The person you appoint is known as an Attorney. You can appoint more than one person to act for you.
Before you choose someone, consider the following:
- How well do you know the person?
- Do you trust the person to look after your money and make decisions in your best interests?
- If you choose more than one person, decide whether they should act only jointly (both must agree before acting) or jointly and separately (just one of them can make a decision if necessary).
There are two types of Lasting Power of Attorney (LPA) that can be used in England and Wales. Both types of LPA must be registered with the Office of the Public Guardian before they can be used. You can choose to make one type or both.
It is always best to complete Lasting Power of Attorney forms before they are needed.
Finance and Property Lasting Power of Attorney
This type of Power of Attorney allows your Attorney to deal with financial matters such as paying bills, how to spend your money, collecting pensions and dealing with bank or building society accounts.
Your Attorney can sign cheques on your behalf and any other paperwork if you are physically unable to do so, but still able to make your own decisions. It can also include selling your home if necessary.
Health and Welfare Lasting Power of Attorney
This type of Power of Attorney (previously called Personal Welfare) allows your Attorney to make health and social care decisions on your behalf when you can’t do so because of mental incapacity.
This can include when to accept or refuse medical care, life-sustaining treatment, your care arrangements, where you should live and who has access to confidential information, such as your health records.
Enduring Power of Attorney
The Enduring Power of Attorney was replaced by the Finance and Property Lasting Power of Attorney in 2007.
If you made an Enduring Power of Attorney that was signed and witnessed before October 2007 you can either continue to use it or cancel it and set up a Finance and Property Lasting Power of Attorney. You can also make a Health and Welfare Lasting Power of Attorney.
Find out more
A solicitor can help prepare these documents. You can also complete a Power of Attorney yourself and register it online.
To give someone Power of Attorney in Northern Ireland, you will need to make an Enduring Power of Attorney. It will only formally cover property and affairs, not health and welfare.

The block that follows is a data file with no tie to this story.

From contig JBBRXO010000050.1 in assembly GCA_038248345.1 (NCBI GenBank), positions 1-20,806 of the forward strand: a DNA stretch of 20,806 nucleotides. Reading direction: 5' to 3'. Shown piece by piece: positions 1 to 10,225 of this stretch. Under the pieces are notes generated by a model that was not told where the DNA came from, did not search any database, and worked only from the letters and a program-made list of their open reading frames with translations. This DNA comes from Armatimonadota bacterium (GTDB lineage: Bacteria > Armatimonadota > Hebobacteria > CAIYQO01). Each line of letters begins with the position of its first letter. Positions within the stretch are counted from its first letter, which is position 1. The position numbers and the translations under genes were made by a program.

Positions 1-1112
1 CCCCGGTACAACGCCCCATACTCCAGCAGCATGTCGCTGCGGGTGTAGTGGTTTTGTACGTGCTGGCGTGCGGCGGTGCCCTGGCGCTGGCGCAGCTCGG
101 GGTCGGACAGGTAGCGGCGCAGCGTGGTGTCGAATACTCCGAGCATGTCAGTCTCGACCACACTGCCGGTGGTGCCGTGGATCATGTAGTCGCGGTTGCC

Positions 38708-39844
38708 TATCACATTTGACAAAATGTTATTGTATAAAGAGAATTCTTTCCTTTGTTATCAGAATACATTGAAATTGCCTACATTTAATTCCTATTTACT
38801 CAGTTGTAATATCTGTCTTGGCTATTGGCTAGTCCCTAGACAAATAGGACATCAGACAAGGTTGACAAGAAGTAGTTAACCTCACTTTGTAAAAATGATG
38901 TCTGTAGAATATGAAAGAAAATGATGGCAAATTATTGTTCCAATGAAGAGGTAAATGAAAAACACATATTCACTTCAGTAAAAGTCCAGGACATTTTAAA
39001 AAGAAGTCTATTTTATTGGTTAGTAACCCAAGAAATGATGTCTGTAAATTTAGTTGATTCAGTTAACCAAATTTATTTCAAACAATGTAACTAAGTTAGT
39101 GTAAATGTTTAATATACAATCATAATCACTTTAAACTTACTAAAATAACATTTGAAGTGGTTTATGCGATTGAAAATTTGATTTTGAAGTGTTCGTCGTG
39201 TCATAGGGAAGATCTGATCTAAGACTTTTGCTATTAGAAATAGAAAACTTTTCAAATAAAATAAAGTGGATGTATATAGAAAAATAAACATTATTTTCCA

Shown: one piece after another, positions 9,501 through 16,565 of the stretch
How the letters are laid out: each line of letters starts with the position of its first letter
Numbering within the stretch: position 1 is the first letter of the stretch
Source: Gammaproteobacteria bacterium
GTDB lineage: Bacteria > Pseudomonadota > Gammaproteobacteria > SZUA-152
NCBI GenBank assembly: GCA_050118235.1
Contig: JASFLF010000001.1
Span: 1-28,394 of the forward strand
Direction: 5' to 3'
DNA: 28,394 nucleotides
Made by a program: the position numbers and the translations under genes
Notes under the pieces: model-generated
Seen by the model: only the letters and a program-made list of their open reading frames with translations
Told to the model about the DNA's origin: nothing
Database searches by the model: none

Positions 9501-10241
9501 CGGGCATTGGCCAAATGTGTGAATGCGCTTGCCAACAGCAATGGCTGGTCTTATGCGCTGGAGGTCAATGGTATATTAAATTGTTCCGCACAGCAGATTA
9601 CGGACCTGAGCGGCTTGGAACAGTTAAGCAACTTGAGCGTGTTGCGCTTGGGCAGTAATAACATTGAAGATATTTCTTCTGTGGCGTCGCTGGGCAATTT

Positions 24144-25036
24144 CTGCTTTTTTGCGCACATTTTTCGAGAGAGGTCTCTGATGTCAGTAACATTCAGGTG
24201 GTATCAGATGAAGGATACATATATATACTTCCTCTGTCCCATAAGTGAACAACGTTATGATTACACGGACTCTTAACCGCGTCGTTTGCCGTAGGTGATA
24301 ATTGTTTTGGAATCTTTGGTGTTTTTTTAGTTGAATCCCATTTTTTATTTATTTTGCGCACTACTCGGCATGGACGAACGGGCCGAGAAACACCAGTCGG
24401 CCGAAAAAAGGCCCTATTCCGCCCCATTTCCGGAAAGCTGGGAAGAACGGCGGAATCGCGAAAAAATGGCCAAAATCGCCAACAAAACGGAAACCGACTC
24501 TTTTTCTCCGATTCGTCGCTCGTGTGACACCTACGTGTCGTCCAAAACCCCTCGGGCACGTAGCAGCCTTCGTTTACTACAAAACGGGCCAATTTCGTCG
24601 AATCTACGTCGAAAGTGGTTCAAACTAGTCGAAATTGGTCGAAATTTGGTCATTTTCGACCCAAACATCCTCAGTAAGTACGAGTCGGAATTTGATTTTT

A Power of Attorney ceases when you become mentally incapable of managing your affairs, but an Enduring Power of Attorney will continue.
There is currently no way of appointing a Health and Welfare Attorney.
If a person has not already appointed an Enduring Power of Attorney and becomes mentally incapacitated, the High Court may appoint a 'controller' to deal with the day-to-day management of that person’s affairs.
All matters regarding Enduring Power of Attorney and Controllership are handled by the High Court (Office of Care and Protection) based in Belfast. You can also call 028 9072 4733.
You can make a Continuing Power of Attorney, which deals with financial affairs, or a Welfare Power of Attorney, which deals with social and health care needs.
You can also make a Power of Attorney that deals with both financial and welfare/care matters. These types of Power of Attorney must be registered with the Office of the Public Guardian (Scotland).
A Continuing Power of Attorney, which deals with money or financial matters, can be used as soon as it has been registered or you can state that it is only to be used at a later date, such as when a doctor says you are no longer able to make any decisions. A Welfare Power of Attorney can only be used once you are no longer able to make any decisions about your care.
For more information visit the Office of the Public Guardian (Scotland) or call 01324 678 300.
I have power of attorney for my dad: Natalie's story
Natalie cares for her dad, Gareth, who has Parkinson’s dementia. Natalie and her sister, Emma, now have power of attorney for both Gareth’s finances and health and welfare. Here she shares their story.
Last updated March 2021. We review all our information within 3 years. If you'd like to find out more about how we put our information together, including references and the sources of evidence we use, please contact us at [email protected]